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As thousands of protesters across the country have gathered night after night to demand justice for George Floyd and other victims of police brutality, police officers have resorted to a number of violent tactics to shut down otherwise peaceful protests. Widely shared social media posts show police officers aggressively shoving protesters to the ground and ruthlessly beating demonstrators with batons. To disperse protesters, police have also used tear gas, a chemical weapon that’s banned in war — but is technically legal for law enforcement to use during demonstrations. Over the past few days, police have deployed the chemical in Dallas, Los Angeles, New York City, Minneapolis, and even cities with significantly smaller gatherings. In Indiana, a 21-year-old man lost his eye after he was struck in the face with a canister of tear gas.
Why is law enforcement permitted to use such a dangerous weapon on civilians? And what are the implications of using tear gas amid the current pandemic, when a virus is circulating that affects the respiratory system? Here’s what to know about the police’s use of tear gas.
A brief history of tear gas.
The use of tear gas dates back to World War I when soldiers used it during wartime to incapacitate enemy troops. In 1925, the Geneva Convention categorized tear gas as a chemical warfare agent and banned its use during wartime. However, its use by police in the U.S. is still technically legal. In the 1990s, after the Cold War accelerated the development and stockpiling of chemical weapons, there was international pressure to ban law enforcement from using the agent, Public Radio International reports. However, some countries argued that if police couldn’t use tear gas, they’d be forced to resort to more lethal weapons to quell uprisings. At the 1993 Chemical Weapons Convention, countries came to the compromise that law enforcement could continue to use tear gas to disperse riots. Today, the chemical agent is most commonly used by police at demonstrations, though the ACLU has also documented Border Patrol agents using it against families and children seeking asylum.
When deployed, tear gas causes your eyes to burn and produce tears, and makes breathing extremely painful and difficult. Describing the sensation to ProPublica, one woman said, “I felt like I was choking to death.” And it’s intended to hurt. To create the chemical weapon, most law enforcement agents in the U.S. use a chemical called 2-chlorobenzalmalononitrile, or CS for short. The compound activates the same pain receptor that gets triggered by eating wasabi, Sven-Eric Jordt, a professor of anesthesiology at Duke University, told ProPublica. Imagine the burn from eating wasabi — the pain from CS can be up to 100,000 times more intense, Jordt said.
Police have been freely deploying it during ongoing protests against brutality.
Amid the recent protests against police violence, law enforcement across the country has used tear gas as a form of crowd control, even at gatherings that were overwhelmingly peaceful. In a particularly egregious case, law enforcement in Washington, D.C., deployed a copious amount of tear gas to forcefully disperse peaceful protesters outside of the White House so that President Trump could cross the street to take a photo at a nearby church. Trump later claimed that police “didn’t use tear gas,” and the U.S. Park Police also denied having used tear gas on protesters, despite extensive video footage of terrified protesters fleeing from flash grenades and billowing clouds of gas. The police later acknowledged they deployed a pepper compound, which the CDC lists as a form of tear gas, and local reporters have shared photos of tear gas canisters they reportedly found outside the White House.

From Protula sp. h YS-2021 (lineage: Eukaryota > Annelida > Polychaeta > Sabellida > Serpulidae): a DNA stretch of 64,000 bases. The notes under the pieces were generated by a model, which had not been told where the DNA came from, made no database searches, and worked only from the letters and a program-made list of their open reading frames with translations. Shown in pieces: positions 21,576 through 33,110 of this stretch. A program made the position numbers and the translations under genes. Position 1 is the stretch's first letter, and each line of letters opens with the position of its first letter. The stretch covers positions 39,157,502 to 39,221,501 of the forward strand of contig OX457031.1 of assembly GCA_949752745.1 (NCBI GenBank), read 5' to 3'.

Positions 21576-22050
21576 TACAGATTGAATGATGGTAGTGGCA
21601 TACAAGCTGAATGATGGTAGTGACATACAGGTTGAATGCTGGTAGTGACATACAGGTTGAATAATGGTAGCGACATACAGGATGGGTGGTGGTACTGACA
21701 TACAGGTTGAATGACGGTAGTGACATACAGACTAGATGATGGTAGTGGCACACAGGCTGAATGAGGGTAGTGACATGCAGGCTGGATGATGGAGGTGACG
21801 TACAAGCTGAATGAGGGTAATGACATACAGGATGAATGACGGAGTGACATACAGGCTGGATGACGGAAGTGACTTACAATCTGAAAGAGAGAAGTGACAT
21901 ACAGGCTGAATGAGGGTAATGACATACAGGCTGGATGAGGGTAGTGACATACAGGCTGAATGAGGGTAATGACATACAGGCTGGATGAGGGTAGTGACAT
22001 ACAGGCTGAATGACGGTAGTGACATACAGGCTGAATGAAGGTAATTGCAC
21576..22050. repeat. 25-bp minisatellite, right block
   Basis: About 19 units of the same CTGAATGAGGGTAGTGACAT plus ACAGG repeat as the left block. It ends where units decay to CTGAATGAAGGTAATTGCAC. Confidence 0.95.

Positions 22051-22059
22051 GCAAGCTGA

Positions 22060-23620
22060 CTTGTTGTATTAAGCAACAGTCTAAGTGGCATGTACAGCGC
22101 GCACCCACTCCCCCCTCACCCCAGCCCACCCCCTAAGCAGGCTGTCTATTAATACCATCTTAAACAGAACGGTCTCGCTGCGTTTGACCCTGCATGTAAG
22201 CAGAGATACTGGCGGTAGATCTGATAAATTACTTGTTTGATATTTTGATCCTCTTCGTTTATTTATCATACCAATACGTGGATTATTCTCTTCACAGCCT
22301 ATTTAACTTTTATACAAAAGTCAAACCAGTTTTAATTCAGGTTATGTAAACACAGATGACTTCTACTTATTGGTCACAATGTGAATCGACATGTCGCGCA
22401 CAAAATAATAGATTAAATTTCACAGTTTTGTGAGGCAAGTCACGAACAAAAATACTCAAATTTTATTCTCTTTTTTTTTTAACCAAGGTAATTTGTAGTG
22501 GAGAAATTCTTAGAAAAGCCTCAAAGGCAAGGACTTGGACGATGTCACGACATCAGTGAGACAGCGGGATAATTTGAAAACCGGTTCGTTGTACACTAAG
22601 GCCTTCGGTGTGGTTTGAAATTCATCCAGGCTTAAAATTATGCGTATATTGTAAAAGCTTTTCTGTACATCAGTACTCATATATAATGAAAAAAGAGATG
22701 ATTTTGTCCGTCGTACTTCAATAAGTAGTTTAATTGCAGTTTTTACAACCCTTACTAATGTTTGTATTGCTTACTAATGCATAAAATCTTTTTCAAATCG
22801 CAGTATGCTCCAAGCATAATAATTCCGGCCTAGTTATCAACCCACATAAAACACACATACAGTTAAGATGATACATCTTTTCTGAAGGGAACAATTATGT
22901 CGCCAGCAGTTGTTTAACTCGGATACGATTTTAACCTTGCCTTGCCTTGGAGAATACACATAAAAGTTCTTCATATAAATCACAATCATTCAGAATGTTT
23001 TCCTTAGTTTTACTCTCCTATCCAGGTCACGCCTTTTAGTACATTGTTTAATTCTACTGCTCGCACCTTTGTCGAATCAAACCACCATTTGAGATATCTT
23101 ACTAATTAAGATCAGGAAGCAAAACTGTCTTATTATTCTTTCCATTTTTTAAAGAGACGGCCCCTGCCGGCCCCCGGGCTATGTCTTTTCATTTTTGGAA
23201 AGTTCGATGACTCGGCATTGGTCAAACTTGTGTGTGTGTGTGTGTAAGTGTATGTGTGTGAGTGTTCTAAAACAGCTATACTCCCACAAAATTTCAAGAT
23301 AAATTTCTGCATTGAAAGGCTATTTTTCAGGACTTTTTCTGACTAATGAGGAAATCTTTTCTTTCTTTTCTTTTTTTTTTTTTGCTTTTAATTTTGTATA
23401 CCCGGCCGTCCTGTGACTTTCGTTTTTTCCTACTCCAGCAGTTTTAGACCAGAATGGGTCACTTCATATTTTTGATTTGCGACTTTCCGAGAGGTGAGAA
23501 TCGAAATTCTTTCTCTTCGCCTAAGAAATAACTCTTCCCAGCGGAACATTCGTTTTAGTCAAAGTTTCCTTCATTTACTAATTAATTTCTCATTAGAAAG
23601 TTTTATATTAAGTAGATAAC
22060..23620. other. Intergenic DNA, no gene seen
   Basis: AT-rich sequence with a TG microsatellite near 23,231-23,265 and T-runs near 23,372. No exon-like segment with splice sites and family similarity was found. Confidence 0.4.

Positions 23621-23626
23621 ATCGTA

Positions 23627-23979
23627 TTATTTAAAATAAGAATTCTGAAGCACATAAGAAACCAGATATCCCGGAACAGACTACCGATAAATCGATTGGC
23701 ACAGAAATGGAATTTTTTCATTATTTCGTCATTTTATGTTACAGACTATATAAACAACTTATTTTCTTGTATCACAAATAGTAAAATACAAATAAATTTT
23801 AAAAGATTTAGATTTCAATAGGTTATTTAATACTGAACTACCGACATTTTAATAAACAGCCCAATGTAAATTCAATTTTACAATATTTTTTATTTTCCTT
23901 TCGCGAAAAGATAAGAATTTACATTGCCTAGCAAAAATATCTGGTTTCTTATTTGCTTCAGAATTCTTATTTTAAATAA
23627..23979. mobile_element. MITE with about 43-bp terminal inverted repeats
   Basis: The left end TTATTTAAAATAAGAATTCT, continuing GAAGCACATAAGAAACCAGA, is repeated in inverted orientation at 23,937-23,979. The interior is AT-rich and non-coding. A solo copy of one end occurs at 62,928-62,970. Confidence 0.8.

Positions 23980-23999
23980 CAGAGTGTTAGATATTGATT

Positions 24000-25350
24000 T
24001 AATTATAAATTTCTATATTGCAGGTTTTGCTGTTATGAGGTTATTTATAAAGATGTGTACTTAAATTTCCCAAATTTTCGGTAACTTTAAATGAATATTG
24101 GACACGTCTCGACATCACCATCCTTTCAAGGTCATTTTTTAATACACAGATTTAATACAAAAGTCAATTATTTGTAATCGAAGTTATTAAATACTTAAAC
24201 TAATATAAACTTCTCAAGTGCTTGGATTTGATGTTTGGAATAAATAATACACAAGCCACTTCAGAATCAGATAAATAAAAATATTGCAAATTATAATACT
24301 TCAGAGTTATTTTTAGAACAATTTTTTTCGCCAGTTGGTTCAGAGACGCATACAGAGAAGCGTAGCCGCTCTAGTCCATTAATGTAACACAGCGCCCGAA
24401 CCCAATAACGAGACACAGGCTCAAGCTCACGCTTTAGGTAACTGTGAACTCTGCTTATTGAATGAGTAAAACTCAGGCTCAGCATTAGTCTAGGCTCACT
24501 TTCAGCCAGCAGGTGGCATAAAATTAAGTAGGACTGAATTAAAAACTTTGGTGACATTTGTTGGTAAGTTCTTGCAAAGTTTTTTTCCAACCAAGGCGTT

That police are deploying tear gas amid the coronavirus pandemic is particularly alarming.
In response to the widespread use of tear gas by law enforcement, public-health experts have warned that the chemical weapon may intensify the coronavirus pandemic. According to the New York Times, there are two main reasons for concern. First, people typically cough when they encounter tear gas, which produces respiratory droplets, increasing the risk of spreading the virus. Additionally, tear gas can cause long-term lung damage, which may make individuals more susceptible to respiratory illnesses like coronavirus.
Speaking to the widespread use of tear gas, Jordt told the Times, “I’m really concerned that this might catalyze a new wave of COVID-19.”
Alexandria Ocasio-Cortez and other lawmakers are introducing a ban.
On June 10, Representatives Alexandria Ocasio-Cortez, Mark Takano, and Chuy Garcia announced that they will be introducing a ban prohibiting police at the local, state, and federal level from using chemical weapons, including tear gas. Under the bill, the Prohibiting Law Enforcement Use of Chemical Weapons Act, law enforcement agencies will be forced to dispose of all chemical weapons within one year of enactment. (Some local elected officials have also introduced bans on tear gas at the city level.)
“To stop us from protesting the death of a black man who was suffocated by police, law enforcement is using a weapon that restricts our lungs — during a respiratory pandemic,” Ocasio-Cortez said in a statement. “It is a horror on top of a horror on top of a horror — and it must end. Banning tear gas is one of many steps we must take in this moment to fundamentally restructure the relationship between law enforcement and the communities they are supposed to protect and serve.”
This post has been updated with new information.